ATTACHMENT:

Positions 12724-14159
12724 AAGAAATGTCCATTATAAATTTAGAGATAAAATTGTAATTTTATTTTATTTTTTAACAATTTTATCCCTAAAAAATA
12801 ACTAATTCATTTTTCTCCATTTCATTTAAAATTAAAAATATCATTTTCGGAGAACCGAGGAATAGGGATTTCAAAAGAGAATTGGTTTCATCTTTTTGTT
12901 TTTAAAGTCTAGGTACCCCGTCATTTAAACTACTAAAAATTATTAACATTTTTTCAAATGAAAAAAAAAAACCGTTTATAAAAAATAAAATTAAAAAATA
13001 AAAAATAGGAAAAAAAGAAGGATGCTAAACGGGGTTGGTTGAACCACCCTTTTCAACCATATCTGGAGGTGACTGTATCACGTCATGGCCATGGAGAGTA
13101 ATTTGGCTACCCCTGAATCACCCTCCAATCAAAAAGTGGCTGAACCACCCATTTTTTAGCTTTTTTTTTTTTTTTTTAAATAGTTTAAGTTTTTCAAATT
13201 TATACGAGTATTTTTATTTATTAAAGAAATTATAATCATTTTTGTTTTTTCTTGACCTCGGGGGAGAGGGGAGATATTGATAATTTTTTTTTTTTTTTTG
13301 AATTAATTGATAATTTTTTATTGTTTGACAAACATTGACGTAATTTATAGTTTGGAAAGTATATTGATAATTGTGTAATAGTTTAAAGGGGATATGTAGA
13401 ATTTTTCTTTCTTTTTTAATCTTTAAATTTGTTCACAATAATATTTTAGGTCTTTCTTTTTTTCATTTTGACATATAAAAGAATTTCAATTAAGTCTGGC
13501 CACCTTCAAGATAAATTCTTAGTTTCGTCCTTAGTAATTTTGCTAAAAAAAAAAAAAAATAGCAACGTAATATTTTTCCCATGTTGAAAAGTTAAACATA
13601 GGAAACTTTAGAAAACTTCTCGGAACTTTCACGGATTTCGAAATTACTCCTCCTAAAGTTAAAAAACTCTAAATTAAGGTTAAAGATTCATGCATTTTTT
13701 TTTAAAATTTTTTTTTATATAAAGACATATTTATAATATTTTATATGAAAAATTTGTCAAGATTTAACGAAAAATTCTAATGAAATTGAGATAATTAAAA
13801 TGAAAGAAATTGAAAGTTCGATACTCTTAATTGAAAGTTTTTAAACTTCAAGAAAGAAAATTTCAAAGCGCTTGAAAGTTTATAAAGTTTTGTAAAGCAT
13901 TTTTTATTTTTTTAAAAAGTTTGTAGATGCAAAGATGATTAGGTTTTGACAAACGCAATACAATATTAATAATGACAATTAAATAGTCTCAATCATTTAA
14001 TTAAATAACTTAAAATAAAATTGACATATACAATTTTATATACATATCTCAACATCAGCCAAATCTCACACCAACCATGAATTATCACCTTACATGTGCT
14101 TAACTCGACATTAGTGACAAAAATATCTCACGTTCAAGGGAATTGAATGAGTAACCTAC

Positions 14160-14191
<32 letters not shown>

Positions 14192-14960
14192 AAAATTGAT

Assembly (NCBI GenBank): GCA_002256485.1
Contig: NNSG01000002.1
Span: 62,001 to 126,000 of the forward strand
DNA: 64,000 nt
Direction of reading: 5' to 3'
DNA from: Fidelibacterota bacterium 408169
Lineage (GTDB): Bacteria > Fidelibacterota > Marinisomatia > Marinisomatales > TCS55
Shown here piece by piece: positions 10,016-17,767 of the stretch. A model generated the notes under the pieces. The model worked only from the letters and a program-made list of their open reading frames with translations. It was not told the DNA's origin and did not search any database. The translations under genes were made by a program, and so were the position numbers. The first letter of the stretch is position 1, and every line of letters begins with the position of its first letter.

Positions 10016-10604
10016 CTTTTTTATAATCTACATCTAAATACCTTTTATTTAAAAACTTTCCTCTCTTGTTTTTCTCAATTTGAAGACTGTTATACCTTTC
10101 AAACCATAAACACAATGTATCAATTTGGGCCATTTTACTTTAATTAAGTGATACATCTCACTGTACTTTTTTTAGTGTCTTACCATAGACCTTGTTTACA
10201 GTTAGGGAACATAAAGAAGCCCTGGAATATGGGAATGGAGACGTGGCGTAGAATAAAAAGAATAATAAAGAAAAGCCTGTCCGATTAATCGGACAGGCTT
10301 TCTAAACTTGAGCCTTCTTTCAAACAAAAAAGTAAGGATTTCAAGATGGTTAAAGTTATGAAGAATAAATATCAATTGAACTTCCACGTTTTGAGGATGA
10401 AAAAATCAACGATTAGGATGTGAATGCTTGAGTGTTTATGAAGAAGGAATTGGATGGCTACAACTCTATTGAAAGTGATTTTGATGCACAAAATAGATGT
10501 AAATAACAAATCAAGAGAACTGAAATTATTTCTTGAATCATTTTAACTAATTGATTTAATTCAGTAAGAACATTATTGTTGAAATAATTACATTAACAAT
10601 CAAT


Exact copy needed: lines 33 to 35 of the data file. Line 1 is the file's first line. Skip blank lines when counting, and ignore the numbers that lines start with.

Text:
10301 TCTAAACTTGAGCCTTCTTTCAAACAAAAAAGTAAGGATTTCAAGATGGTTAAAGTTATGAAGAATAAATATCAATTGAACTTCCACGTTTTGAGGATGA
10401 AAAAATCAACGATTAGGATGTGAATGCTTGAGTGTTTATGAAGAAGGAATTGGATGGCTACAACTCTATTGAAAGTGATTTTGATGCACAAAATAGATGT
10501 AAATAACAAATCAAGAGAACTGAAATTATTTCTTGAATCATTTTAACTAATTGATTTAATTCAGTAAGAACATTATTGTTGAAATAATTACATTAACAAT